Der Spiegel reports that the NSA is following the money trail on credit card purchases and SWIFT bank transactions by monitoring the printer traffic of various banks.
The implications of this 'Tracfin' financial databank of the NSA for privacy are very serious. In January this year, Apple revealed that the App Store had over 500 million accounts on file had over 500 million active accounts. In the recent keynote, Tim Cook announced that number was now 575 million. Although not all of them have credit cards (because Apple allows you not to do so as long as you buy just free apps), it's reasonable to expect a significant portion of them do.
These users are spread across 155 countries in the world. And they buy apps with - credit cards.
In the context of the Wall Street Journal report showing that the NSA has access to 75% of all U.S. Internet traffic, this poses a significant privacy threat as the NSA could potentially have the information to associate spending patterns of each individual on the App Store with content/products/services.
Enter the Passbook. Till now Apple's Passbook was just about familiarizing users and companies (airlines) to the utility of such a system, and hence, the payment itself was not routed through the App Store credit card accounts database. But Apple has big plans to expand Passbook via the new Touch ID and iBeacons Framework (a low power bluetooth framework with significant retail implications) into a complete mobile transaction service. Note the use of the word 'transaction' rather than word 'payments' - as Apple itself allows Passbook passes to make or receive payments.
This has the potential to provide the NSA with detailed information on any purchase made with the same credit card offline(as we do now in retail) and associate it to a person's iTunes account, after which they could easily use their "backdoors" in all encryption to access the contact information (name,phone number, address and any other information Apple has tied to that credit card). This would allow them to target all known purchasers of a particular product or service.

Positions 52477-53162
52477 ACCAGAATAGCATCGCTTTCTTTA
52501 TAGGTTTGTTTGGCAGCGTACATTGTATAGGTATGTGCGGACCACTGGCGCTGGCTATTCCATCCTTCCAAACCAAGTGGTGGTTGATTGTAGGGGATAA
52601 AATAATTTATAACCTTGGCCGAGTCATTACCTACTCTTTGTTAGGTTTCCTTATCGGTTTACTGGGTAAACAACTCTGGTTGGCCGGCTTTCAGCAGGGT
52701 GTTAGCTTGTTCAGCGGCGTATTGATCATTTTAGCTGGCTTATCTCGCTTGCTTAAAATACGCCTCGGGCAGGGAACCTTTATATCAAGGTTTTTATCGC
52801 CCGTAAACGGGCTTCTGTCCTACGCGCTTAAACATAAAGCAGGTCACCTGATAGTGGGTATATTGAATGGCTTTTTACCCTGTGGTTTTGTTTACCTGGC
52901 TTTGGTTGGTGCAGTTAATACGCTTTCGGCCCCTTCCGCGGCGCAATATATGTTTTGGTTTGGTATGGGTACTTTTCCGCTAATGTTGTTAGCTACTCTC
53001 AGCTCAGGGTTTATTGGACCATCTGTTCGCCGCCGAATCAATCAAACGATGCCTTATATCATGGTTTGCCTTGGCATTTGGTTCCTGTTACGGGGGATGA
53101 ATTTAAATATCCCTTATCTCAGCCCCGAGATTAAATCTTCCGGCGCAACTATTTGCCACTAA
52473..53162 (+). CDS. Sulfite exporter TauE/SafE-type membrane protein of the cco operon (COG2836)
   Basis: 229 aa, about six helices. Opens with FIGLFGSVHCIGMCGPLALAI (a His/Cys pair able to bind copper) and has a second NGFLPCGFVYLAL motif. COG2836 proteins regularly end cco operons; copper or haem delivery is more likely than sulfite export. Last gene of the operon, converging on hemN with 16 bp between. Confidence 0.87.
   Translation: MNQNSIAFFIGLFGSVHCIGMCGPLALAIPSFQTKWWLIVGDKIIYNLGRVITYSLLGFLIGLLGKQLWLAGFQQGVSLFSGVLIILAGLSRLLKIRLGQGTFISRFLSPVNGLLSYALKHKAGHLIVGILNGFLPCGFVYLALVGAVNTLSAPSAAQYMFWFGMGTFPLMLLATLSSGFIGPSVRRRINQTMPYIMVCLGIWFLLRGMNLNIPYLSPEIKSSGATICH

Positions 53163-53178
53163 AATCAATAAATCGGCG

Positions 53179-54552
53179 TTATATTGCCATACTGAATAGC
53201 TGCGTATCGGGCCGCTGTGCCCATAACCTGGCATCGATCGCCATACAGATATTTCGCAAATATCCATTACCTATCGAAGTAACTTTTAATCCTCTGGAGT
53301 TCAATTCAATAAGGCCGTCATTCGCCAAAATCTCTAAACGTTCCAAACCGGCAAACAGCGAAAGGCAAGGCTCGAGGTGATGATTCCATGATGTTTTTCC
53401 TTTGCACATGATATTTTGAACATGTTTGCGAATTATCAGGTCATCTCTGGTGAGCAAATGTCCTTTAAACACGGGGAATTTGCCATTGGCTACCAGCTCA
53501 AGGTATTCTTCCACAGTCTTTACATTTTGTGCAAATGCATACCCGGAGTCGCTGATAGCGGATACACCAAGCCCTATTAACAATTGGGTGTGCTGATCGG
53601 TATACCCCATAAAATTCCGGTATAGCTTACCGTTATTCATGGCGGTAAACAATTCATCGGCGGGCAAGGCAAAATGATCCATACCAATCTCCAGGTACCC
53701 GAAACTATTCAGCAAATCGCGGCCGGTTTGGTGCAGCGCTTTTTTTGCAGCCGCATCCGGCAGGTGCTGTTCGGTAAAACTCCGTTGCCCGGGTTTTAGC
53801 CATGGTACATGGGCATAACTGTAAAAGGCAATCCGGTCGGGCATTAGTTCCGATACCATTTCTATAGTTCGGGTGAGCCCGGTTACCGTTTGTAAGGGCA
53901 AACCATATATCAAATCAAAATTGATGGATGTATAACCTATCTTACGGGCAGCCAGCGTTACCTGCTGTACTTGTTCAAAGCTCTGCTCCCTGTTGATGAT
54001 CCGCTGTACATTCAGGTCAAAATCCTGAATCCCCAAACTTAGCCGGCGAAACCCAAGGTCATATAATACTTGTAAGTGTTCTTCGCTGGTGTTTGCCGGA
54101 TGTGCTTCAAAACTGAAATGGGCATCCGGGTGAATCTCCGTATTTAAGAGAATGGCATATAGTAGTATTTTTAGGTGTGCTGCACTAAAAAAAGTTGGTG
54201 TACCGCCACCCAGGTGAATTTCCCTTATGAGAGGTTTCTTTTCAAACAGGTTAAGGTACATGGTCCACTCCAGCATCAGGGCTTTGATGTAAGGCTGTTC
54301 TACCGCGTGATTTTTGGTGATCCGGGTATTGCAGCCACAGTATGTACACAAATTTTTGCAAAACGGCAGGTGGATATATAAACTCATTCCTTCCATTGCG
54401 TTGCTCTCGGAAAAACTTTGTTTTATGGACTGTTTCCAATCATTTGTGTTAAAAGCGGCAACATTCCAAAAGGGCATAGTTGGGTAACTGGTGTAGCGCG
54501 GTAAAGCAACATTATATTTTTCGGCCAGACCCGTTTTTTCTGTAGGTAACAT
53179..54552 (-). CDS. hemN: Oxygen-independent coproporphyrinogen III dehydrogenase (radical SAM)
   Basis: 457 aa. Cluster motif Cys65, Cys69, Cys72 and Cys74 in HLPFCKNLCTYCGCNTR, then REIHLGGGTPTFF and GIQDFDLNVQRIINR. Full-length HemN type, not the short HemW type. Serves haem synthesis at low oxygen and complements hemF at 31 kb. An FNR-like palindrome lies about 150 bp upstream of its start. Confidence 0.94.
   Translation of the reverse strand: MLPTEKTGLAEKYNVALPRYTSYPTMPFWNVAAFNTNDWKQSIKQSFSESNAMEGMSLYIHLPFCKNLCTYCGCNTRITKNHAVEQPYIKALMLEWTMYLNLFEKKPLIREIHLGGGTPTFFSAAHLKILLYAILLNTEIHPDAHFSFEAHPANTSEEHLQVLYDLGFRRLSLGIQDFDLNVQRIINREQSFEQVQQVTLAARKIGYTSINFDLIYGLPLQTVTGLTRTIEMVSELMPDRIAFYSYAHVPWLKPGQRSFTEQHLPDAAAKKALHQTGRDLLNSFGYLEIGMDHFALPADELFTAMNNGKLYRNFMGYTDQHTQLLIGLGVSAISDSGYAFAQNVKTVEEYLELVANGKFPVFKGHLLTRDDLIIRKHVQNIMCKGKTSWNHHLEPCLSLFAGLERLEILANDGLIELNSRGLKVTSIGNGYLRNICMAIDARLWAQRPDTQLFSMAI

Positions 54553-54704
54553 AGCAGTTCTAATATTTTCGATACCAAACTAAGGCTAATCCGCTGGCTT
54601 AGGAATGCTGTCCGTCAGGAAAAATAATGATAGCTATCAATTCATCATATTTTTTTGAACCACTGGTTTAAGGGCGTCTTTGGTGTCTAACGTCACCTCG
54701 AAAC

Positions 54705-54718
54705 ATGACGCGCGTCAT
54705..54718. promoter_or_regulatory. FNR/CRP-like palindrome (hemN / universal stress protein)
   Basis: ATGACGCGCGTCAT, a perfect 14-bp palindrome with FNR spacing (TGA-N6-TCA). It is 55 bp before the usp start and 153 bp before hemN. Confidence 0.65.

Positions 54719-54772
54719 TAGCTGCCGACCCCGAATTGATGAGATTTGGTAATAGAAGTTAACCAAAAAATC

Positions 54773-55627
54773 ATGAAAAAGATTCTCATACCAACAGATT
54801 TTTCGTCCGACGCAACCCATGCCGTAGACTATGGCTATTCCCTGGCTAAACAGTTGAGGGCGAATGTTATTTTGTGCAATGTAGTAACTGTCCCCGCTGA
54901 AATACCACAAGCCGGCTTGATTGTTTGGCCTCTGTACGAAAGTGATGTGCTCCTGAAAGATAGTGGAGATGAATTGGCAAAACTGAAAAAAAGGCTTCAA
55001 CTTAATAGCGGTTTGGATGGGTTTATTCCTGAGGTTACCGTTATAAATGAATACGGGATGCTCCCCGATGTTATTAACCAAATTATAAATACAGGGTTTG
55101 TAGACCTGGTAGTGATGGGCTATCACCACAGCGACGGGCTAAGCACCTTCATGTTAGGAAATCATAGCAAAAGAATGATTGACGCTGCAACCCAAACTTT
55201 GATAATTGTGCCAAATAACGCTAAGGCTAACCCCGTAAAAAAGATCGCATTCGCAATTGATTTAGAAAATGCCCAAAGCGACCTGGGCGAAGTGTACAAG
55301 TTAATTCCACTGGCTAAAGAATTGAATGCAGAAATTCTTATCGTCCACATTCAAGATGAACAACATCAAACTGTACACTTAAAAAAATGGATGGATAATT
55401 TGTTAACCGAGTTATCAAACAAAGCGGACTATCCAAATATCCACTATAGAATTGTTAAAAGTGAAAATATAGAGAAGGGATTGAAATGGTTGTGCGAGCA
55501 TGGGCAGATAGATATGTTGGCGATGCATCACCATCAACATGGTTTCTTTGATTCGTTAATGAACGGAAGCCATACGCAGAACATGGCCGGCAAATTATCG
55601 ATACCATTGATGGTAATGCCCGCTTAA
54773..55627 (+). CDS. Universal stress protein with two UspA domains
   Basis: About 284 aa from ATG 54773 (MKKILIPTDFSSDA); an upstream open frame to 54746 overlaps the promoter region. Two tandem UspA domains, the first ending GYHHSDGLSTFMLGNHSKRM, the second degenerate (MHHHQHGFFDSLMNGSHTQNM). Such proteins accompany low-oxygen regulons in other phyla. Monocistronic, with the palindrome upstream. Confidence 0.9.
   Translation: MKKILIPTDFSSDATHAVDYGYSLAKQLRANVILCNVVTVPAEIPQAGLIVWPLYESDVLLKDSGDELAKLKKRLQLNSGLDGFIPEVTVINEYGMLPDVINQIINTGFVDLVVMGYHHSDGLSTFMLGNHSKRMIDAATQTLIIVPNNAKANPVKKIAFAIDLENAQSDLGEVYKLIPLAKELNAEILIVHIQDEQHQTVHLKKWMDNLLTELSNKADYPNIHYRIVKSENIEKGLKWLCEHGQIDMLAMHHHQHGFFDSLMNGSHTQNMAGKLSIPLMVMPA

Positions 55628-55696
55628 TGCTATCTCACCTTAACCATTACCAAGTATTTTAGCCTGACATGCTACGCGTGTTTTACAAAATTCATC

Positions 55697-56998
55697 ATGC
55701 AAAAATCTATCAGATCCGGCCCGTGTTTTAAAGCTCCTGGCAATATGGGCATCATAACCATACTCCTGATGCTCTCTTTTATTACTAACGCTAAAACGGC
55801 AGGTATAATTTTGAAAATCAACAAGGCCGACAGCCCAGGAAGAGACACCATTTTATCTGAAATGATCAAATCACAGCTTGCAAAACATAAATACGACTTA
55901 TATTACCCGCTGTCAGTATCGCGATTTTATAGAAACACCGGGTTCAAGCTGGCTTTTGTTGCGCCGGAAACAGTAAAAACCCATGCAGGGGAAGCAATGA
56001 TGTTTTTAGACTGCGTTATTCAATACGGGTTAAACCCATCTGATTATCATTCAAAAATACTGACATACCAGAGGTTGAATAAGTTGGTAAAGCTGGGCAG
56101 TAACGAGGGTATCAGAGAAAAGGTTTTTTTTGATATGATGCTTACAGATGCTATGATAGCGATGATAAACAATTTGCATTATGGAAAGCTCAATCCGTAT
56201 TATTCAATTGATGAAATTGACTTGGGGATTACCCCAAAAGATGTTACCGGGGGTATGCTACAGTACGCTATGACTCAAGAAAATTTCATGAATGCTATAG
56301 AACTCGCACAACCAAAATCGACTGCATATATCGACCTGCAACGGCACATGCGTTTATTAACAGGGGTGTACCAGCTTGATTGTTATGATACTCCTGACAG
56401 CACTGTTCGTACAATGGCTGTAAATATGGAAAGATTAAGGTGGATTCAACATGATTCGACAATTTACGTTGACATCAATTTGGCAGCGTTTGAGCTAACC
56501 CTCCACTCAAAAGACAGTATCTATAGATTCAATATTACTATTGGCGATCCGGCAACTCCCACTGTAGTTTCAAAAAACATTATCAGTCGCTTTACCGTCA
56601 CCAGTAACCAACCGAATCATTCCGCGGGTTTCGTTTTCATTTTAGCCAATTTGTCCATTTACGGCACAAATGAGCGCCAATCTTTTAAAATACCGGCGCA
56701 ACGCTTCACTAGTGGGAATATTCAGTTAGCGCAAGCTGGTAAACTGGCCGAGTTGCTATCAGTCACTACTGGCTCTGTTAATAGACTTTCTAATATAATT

You can read more about this type of privacy invasion which specifically affects mobile payment services in comparison to regular credit card use in retail here.
In some cases, that might help in solving cases like the Boston Marathon bombings (where a large amount of fireworks were purchased) by extracting all electronic correspondence and location information of a large number of purchases of similar products using credit cards in retail, as known to be used in such an event.
The NSA could also make the argument for prevention via large-scale monitoring of purchases of potential weapons in a large area prior to an event, or constantly, by tracking credit card use at retail, connecting it to Apple IDs via credit cards on file, and extracting electronic correspondence such as email, social networking information, and location.
There would be cases which would risk the privacy of individuals wishing to keep private a purchase made even via normal credit card use at retail. At least 500 million App Store customers who could experienced weakened privacy as a result in the future as Apple moves to integrate the Touch ID, Passbook and iBeacons Framework.